Solved: netcat (nc) doesn’t terminate at end of transmission

This post was written by eli on July 29, 2018
Posted Under: Linux,Software


I often use netcat to transmit chunks of data between two Linux machines. I usually go something like

$ pv backup-image.iso | nc -l 1234

on one machine, and then maybe

# nc 1234 > /dev/sdb1

This is an example for using another machine to write data into a USB disk-on-key, because writing to any /dev/sdX on my main computer scares me too much.

But it doesn’t quit when it finishes

So after a couple of hours of operation it’s obviously finished, but with certain couples of computers, neither side quits the netcat program. So it’s not clear if the very last piece of data was fully written on the target.

Immediate thing to try

If you’re stuck like this after a long netcat transmission, this might save you: Press CTRL-D on the console of computer receiving data. If you’re lucky, this releases netcat on both sides.

Why this happens

This was written in July 2018, reflecting the netcat versions I’ve come across.

netcat opens a bidirectional TCP link, passing one side’s stdin to the other side’s stdout and vice versa. When netcat is faced with an EOF on its standard input, it may or may not close the sending part of its TCP connection, depending on which version of netcat it is. If it indeed closed the the sending connection, a FIN TCP packet is sent to the other side. The netcat program on the other side receives this FIN packet, and may or may not quit, once again, depending on which version of netcat it is. If it did quit, it returns a FIN packet, closing the connection altogether.

So we have two “may or may not”, leading to four possibilities of how it all behaves.

The example above works if (and only if) the sending side sends a FIN when it sees EOF on its stdin, and that causes the other side’s netcat to quit, closing the TCP connection completely (sending a FIN packet back), which causes the first netcat to quit as well. And all is good.

Well, no. Formally, this is actually wrong behavior: Considering netcat to be a bidirectional link (this isn’t used a lot, but still), closing one direction shouldn’t cause the closing of the other. Maybe there’s data for waiting for transmission in the opposite direction. It’s perfectly legal, and quite commonplace, to transmit data on a half-open TCP link.

This is probably why recent revisions of netcat will not quit on receiving a FIN packet, but only when there’s no data in either direction: After receiving a FIN on the incoming TCP line and an EOF on its stdin.

Also, recent netcat revisions ignore the EOF on its stdin until the FIN arrives, unless the -q flag is given (which is not supported by earlier versions, but neither is it needed). This causes a potential deadlock: Even if both sides have received an EOF, none will quit, because neither has sent the FIN packet. The -q flag solves this.

Does it matter which side is listening?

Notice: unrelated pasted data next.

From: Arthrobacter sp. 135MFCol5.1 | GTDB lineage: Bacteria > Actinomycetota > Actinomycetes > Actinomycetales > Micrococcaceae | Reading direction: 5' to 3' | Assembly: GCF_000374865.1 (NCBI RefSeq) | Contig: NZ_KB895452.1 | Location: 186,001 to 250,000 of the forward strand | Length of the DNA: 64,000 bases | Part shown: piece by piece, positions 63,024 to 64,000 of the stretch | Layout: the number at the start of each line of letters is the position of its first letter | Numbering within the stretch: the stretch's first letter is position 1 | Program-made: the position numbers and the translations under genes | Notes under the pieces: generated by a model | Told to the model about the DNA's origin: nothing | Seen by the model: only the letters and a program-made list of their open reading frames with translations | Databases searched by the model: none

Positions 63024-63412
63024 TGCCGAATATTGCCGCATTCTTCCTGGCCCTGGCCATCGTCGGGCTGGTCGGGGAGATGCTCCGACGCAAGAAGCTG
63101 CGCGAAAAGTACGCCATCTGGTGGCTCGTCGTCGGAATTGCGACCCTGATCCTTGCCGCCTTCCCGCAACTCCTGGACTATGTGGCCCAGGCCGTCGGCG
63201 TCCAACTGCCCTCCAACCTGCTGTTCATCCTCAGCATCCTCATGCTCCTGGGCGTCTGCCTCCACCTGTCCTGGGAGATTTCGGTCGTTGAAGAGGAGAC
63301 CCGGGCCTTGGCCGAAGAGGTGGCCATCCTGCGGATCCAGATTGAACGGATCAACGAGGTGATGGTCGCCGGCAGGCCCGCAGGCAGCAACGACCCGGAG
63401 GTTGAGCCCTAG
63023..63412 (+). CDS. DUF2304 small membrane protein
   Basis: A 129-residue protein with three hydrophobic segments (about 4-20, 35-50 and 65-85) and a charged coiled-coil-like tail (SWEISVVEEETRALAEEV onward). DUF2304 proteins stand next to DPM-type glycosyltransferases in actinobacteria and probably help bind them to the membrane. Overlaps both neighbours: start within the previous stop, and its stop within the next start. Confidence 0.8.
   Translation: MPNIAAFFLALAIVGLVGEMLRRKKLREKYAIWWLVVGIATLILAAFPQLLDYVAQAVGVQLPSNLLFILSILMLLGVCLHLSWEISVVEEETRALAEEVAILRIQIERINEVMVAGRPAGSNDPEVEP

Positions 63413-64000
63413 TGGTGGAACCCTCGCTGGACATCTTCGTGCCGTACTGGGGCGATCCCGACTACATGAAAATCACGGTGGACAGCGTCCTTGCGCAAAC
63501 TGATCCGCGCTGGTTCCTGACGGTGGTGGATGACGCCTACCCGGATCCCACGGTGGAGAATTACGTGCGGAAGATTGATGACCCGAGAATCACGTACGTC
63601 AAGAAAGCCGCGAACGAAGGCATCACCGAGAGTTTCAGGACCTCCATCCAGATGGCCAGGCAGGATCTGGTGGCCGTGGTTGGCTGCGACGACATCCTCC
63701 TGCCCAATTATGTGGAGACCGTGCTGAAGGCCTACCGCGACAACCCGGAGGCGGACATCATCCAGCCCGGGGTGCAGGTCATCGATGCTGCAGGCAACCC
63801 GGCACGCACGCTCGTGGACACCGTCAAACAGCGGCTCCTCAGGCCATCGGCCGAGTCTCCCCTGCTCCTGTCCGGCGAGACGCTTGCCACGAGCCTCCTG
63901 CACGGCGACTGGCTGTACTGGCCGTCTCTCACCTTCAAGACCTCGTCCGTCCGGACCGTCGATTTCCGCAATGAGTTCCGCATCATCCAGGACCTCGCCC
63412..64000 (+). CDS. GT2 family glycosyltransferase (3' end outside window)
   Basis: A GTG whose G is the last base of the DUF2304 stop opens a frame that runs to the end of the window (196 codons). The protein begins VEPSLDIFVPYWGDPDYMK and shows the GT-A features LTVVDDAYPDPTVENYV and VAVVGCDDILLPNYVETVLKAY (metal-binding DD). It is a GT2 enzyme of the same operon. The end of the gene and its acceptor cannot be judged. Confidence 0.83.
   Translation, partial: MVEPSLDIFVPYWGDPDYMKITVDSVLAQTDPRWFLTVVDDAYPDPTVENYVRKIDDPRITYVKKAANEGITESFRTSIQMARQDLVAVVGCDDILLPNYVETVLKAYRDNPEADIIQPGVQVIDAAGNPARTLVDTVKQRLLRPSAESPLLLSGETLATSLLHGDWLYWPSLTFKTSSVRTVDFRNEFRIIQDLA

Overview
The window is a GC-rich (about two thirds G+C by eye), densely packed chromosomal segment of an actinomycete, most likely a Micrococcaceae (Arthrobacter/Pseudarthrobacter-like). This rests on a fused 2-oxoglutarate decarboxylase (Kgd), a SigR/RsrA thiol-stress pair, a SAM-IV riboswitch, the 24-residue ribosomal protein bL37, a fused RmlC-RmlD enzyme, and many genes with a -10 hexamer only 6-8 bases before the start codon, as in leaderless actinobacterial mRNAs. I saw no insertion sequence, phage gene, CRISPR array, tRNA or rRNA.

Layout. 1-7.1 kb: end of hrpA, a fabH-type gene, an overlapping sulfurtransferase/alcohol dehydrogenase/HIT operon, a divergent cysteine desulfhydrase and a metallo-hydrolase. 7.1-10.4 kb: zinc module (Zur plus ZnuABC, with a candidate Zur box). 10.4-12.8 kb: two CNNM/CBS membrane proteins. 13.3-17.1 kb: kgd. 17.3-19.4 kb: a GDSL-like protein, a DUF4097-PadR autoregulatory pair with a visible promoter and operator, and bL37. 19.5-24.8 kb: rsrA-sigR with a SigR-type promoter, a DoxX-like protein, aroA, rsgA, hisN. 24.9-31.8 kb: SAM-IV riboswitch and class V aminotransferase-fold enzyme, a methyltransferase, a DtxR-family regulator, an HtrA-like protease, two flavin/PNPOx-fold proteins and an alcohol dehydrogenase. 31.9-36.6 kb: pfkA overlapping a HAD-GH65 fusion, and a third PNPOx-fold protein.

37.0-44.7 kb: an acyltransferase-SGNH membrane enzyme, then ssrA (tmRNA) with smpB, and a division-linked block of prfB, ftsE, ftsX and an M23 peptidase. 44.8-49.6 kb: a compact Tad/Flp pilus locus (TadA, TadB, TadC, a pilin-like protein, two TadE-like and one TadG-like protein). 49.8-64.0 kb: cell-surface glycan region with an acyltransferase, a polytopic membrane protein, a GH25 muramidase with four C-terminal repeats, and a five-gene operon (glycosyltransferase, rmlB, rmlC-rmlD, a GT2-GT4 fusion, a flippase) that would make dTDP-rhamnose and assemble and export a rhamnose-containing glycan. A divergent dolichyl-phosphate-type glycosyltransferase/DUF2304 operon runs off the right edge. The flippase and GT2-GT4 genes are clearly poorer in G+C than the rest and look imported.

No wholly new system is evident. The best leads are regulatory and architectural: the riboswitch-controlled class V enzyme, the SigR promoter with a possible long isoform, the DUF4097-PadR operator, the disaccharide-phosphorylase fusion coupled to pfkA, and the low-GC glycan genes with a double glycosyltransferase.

I haven’t read the sources (of which revision should I read?), but after quite some experiments I got the impression that the behavior is symmetric: Client and server behave exactly the same way. Doesn’t matter which side was listening and which was initiating the TCP connection.

So what to do

Since there are two different paradigms of netcat out there, there’s no catch-all solution. For each pair of machines, test your netcat pair before starting a heavy operation. Possibly on a short file, possibly by typing data on the console. Be sure both sides quit at the end.

One thing that helps is to change the receiving part to e.g.

# nc 1234 > /dev/sdb1 < /dev/null

/dev/null supplies an EOF right away. Older netcats will send a FIN on the TCP link immediately on its establishment, so if there’s an old netcat on the other side, both sides quit right away, possibly before any data is sent. But if there are old netcats on both sides, you’re probably not bothered by this issue at all.

Newer netcats do nothing because of this immediate EOF (they ignore it until a FIN arrives), but it allows them to quit when the other side does.

Another thing to do, is to add the -q flag on the sending netcat (supported only by the newer netcats). For example:

$ pv backup-image.dat | nc -q 0 -l 1234

The “-q 0″ part tells netcat to “quit” immediately after receiving an EOF (or so says the man page). My own anecdotal experiment shows that “-q 0″ doesn’t make netcat quit at all, but just to send the FIN packet when an EOF arrives. In other words, “-q 0″ means “send a FIN packet when EOF arrives on stdin”. Something old netcats do anyhow.

This is good enough to get out of the deadlock mentioned above: When the data stream ends, the sending part sends a FIN because of the “-q 0″ flag. The receiving part now has an EOF by virtue of /dev/null, and a FIN from the sending part, so it quits, sending a FIN back. Now the first side has an EOF and a FIN, and quits as well.

Note that the “-q 0″ is more important than the /dev/null trick: If the receiving side has quit, we know all data has been flushed. It therefore doesn’t matter so much that a CTRL-C is needed to release the sending side. Doesn’t matter, but doesn’t add a feeling of confidence when the transmission is really important.

And this bring me back to what I began with: Each pair of computers needs a test before attempting something heavy. Sadly.

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